Europe will pay the price for American inconsistency


Twenty years after it started a war against them, America has given Afghanistan back to the Taliban. The Americans would have preferred a transition period rather than being forced to relive, in Kabul, the chaotic scenes of the evacuation of Saigon in 1975.

The more Biden and Blinken speak out in the media to try to justify their hasty abandonment of an ally, the more they sink, the more they make fools of themselves, the more they underline American shame. For history will remember the date of 15 August 2021 and the recapture of Kabul by the Taliban as the first major geopolitical setback for the United States in the 21st century.

As for the interventions of Pompeo, Trump’s former Secretary of State, who allows himself to criticise the present administration and is indignant that the Taliban were not obliged to respect all the clauses of the agreement he had negotiated with them in 2020, they are just pathetic.

But, above all, one senses a desire on the part of American officials to keep their backs to the wall, while waiting for the media to opt for another feast. For they know that in the end it will be Europe, not America, that will pay the highest price for their inconsistency.

American policy in Afghanistan over the past forty years has been marked by great strategic inconsistency. After the Soviet invasion of the country in the early 1980s, America – then led by the Republican Reagan – saw an opportunity to avenge its humiliation in Vietnam. Armed by the USSR, the communist North Vietnamese had played the same game in 1975 as the Taliban do today. They had signed a peace agreement with the Americans in Paris in January 1973, which they then failed to honour.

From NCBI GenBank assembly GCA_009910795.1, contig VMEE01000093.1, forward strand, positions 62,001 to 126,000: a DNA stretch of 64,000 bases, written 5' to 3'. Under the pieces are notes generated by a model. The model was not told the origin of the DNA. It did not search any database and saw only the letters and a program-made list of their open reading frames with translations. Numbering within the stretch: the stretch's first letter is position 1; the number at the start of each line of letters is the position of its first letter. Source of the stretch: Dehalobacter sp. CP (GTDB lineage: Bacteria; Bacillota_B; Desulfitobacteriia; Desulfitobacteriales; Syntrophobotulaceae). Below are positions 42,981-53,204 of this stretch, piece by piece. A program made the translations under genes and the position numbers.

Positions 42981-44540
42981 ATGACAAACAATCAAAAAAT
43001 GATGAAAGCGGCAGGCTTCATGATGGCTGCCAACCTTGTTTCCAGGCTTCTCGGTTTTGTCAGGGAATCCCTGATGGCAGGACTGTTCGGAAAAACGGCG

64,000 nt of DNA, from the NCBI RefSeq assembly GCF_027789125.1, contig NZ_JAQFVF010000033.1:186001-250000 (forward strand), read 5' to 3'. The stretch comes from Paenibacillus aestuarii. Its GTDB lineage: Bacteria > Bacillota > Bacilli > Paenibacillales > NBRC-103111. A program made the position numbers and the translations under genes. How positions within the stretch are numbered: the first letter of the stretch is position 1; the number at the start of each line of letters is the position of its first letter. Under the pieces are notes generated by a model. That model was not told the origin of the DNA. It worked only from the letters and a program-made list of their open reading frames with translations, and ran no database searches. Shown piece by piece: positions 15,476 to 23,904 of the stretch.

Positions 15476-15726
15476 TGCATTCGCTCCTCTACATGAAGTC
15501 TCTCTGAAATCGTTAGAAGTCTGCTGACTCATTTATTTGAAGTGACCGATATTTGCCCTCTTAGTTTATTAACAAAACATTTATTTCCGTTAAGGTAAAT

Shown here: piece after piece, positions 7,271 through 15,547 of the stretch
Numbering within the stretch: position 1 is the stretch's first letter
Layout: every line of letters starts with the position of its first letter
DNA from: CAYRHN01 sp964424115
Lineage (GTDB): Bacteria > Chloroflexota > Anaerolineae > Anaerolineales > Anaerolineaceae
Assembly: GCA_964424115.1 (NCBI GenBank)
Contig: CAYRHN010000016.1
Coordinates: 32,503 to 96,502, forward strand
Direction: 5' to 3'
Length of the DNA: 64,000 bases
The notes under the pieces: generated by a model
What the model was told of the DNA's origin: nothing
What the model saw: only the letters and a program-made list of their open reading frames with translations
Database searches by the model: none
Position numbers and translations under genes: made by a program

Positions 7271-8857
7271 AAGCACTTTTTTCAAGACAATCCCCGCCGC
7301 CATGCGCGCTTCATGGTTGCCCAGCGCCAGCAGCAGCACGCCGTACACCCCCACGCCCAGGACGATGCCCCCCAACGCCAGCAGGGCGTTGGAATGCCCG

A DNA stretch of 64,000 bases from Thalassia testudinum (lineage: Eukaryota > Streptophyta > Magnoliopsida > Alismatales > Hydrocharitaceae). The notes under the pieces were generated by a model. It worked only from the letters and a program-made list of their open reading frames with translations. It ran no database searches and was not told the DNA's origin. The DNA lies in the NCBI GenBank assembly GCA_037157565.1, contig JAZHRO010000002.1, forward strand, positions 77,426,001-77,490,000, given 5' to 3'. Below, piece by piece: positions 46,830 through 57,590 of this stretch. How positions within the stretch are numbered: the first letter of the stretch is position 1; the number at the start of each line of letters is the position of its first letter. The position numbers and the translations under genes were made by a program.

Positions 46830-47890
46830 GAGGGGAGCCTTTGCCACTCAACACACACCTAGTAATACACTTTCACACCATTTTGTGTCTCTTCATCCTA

After realising that the secular Soviets were facing strong resistance in the Islamic Afghan countryside, the Reagan administration decided to arm these resistance fighters, whom it called “freedom fighters” and who called themselves mujahideen.

But instead of distributing these weapons to movements of its own choosing, America made the mistake of subcontracting this task to the ISI, Pakistan’s all-powerful intelligence service. However, the ISI, commanded by an Islamist general, decided to supply American arms and money to the most fiercely Islamist movements and to boycott the more moderate ones, such as that of the notorious Commander Massoud.

Nevertheless, the overall US strategy worked, and the Red Army left Afghanistan in April 1989. At that point, the Russian-protected Afghan president, Dr Najibullah, offered Washington a peaceful transition to King Zaher.

Washington made the mistake of not grasping this offer and three years later chaos ensued in Kabul where mujahideen militias killed each other.

In 1996, the Taliban conquered Afghanistan and put an end to brigandage, but established an Islamic emirate of a different age, which abolished schools for girls. At the request of the UN, the head of the emirate, the dreaded Mullah Omar, banned poppy cultivation. In exchange, he asked for agricultural aid.

The poppy was indeed eradicated but the promised aid never arrived.

After the attacks of 11 September 2001, the Americans gave up talking directly to the Taliban and subcontracted the negotiation to the ISI again… For 40 years, America was the willing victim of Pakistan’s double game.

Kabul fell on 13 November 2001 to the American-backed Northern Alliance. American commandos eliminated the Arab internationalist fighters. But Washington neglected to demand that Pakistan dismantle the Taliban.

Instead of leaving the country, America embarked on an ambitious policy of ‘reconstruction, democratisation and development’ of Afghanistan. More billions of dollars were spent on this than on competent experts. The dollars flowed freely, but without properly irrigating the country. Corruption plagues the government. But a youth emerged  keen on modernity and believes in democracy. And without warning, turning 180 degrees, America will let this young generation down.

America’s international credit will be permanently damaged. Already, the new Iranian president has declared that this American defeat represents a golden opportunity to establish “peace” in the region. In Kabul, it is now the Russian ambassador who negotiates with the Taliban.

But in two respects, it will be the Europeans who will have to pay the highest price. In the short term, Europe will have to deal with a gigantic refugee problem. In the medium term, the Taliban victory will act as an elixir of strength for all the Muslim Brotherhood movements that have secretly sworn the downfall of Western civilisation.

This article was first published in Le Figaro.

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